Recent advancements in the management of allergic conditions have been significantly shaped by the use of biologics, as explored by William Eschenbacher, MD; Matthew Straesser, MD; Alice Knoeddler, MD; Rung-chi Li, DO; and Larry Borish, MD. Their research into allergic rhinitis (AR), chronic rhinosinusitis (CRS), and nasal polyposis (NP), particularly those characterized by Type 2high (T2) inflammation, has provided a new understanding of treatment potential and challenges.

AR, CRS with NP, and some forms of CRS are driven by T2 inflammation, involving eosinophils, basophils, mast cells, and cytokines like IL-4, IL-5, and IL-13. AR is typically an allergic reaction mediated by IgE antibodies. In this context, Omalizumab has emerged as an influential biologic by binding to IgE and thus limiting allergic reactions. It’s shown to improve nasal and ocular symptoms substantially, despite its official approval only for asthma and chronic idiopathic urticaria.

The growing focus on T2-targeted biologics has extended to Dupilumab, which acts on the IL-4 receptor and shows efficacy in reducing AR symptoms. IL-5/IL-5R-targeted therapies like mepolizumab are also gaining attention, particularly for their potential in improving quality of life for patients with asthma and associated upper airway conditions.

The management of CRS without NP has traditionally not included T2-targeting biologic treatments due to its classification as a type 1 or 3 inflammatory disease. However, recent studies suggest a subset of CRSsNPs patients could benefit from T2 biologics. Identifying these patients requires reliable biomarkers, possibly through analyzing eosinophil content in tissue samples during sinus surgery.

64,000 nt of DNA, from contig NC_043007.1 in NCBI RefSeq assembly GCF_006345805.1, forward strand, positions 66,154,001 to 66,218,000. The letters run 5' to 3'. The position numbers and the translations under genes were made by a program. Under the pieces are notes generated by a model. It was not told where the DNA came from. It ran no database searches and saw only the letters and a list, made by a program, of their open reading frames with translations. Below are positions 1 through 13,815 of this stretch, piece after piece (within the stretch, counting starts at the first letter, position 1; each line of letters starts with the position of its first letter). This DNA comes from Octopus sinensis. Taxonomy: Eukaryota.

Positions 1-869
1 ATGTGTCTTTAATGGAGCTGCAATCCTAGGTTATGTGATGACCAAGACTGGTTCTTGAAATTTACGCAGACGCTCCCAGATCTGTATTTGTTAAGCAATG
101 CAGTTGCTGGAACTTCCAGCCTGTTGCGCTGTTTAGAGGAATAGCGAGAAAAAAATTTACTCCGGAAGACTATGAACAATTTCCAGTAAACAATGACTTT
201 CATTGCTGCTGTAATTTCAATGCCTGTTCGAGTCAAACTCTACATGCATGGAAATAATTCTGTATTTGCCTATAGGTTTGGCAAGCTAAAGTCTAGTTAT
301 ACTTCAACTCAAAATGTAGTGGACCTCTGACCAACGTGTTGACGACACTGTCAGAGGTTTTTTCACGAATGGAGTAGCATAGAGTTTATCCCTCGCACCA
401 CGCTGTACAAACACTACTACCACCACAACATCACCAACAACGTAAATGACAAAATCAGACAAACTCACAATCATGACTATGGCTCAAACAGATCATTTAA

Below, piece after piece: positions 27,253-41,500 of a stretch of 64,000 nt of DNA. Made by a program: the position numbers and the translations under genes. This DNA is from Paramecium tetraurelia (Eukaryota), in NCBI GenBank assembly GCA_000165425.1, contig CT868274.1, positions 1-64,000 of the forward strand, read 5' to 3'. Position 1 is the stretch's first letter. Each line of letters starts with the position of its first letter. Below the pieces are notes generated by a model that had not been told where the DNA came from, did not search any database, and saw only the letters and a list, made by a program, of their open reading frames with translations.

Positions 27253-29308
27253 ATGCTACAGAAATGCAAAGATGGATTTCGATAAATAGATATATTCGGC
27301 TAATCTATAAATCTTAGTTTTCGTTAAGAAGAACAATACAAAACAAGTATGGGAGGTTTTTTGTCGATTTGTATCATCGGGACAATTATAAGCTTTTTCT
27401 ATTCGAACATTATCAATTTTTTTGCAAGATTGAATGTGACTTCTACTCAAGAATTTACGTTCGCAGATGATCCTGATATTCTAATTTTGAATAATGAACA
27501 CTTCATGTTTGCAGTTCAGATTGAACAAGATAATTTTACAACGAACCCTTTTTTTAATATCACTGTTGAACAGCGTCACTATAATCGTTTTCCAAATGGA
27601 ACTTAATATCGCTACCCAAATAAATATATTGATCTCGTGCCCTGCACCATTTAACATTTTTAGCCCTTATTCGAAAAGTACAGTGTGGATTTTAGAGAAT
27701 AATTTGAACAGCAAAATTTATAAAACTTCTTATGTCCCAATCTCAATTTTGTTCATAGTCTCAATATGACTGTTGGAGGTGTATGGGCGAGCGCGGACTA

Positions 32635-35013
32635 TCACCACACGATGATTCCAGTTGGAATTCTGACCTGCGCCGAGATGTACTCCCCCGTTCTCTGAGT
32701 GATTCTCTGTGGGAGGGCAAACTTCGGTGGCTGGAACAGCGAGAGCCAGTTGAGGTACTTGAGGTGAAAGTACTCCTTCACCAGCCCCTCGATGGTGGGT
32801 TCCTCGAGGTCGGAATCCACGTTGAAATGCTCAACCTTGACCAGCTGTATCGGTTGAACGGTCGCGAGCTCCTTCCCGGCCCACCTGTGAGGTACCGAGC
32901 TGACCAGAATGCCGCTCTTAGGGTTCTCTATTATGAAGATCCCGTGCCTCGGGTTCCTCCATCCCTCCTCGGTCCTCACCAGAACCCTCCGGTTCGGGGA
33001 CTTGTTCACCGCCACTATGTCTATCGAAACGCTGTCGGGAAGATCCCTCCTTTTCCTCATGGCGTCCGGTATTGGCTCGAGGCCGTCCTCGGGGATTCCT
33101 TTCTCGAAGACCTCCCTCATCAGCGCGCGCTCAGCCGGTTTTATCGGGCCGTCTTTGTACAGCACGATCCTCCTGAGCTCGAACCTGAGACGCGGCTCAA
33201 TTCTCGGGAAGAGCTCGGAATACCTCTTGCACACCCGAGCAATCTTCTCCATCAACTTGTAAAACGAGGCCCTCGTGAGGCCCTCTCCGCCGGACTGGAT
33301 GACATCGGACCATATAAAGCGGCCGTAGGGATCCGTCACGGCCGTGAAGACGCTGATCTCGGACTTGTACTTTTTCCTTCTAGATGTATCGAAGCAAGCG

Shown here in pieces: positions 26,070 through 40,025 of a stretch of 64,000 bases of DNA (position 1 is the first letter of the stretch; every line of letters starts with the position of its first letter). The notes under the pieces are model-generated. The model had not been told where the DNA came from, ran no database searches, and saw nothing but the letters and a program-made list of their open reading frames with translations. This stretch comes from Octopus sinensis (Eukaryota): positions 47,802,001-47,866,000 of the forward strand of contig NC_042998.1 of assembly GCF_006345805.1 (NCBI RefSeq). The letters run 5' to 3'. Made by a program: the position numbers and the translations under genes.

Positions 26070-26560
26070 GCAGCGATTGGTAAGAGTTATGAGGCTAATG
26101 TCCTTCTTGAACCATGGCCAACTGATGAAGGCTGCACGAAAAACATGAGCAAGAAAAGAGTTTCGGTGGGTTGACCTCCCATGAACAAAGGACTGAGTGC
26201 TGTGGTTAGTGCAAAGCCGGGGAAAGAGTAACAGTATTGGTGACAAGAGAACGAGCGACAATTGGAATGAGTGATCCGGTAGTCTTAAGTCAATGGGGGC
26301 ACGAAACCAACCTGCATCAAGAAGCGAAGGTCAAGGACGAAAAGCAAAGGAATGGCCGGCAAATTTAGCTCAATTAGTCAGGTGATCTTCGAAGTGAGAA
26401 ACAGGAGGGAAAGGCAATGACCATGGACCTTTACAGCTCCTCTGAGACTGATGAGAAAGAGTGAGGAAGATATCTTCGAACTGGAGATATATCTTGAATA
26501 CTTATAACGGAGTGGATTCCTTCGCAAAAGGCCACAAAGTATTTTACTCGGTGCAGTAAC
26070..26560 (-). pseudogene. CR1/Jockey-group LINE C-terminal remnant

In nasal polyposis management, the success of biologics has been significant. Clinical trials with Omalizumab have shown improvements in nasal congestion and polyp scores. Other biologics, like Mepolizumab and Reslizumab, targeting IL-5, have indicated potential in symptom management and reducing surgical interventions. Dupilumab, which targets IL-4 and IL-13, has been FDA approved for CRSwNP due to its efficacy in clinical trials.

While these biologics present a new horizon for treating T2 inflammation-related AR, NP, and CRS, the high cost remains a barrier. Current treatment strategies, often involving medical combinations, are markedly more cost-effective. Future research must therefore evaluate the cost-benefit of biologics, considering their impact on quality of life and therapeutic positioning.

The contributions of Dr. Eschenbacher, Dr. Straesser, Dr. Knoeddler, Dr. Li, and Dr. Borish in detailing these developments underscore the importance of ongoing research and the development of effective, tailored treatments. Their meticulous work offers a foundation for future advancements in the treatment of immunological and allergic conditions.

Prof. Dr. Prahlada N.B
19 August 2023

Reference / Link to full article:

William Eschenbacher, MD1, Matthew Straesser, MD1, Alice Knoeddler, MD1, Rung-chi Li, DO1, Larry Borish, MD*,1,2, Immunol Allergy Clin North Am. 2020 November ; 40(4): 539–547. doi:10.1016/j.iac.2020.06.001. 

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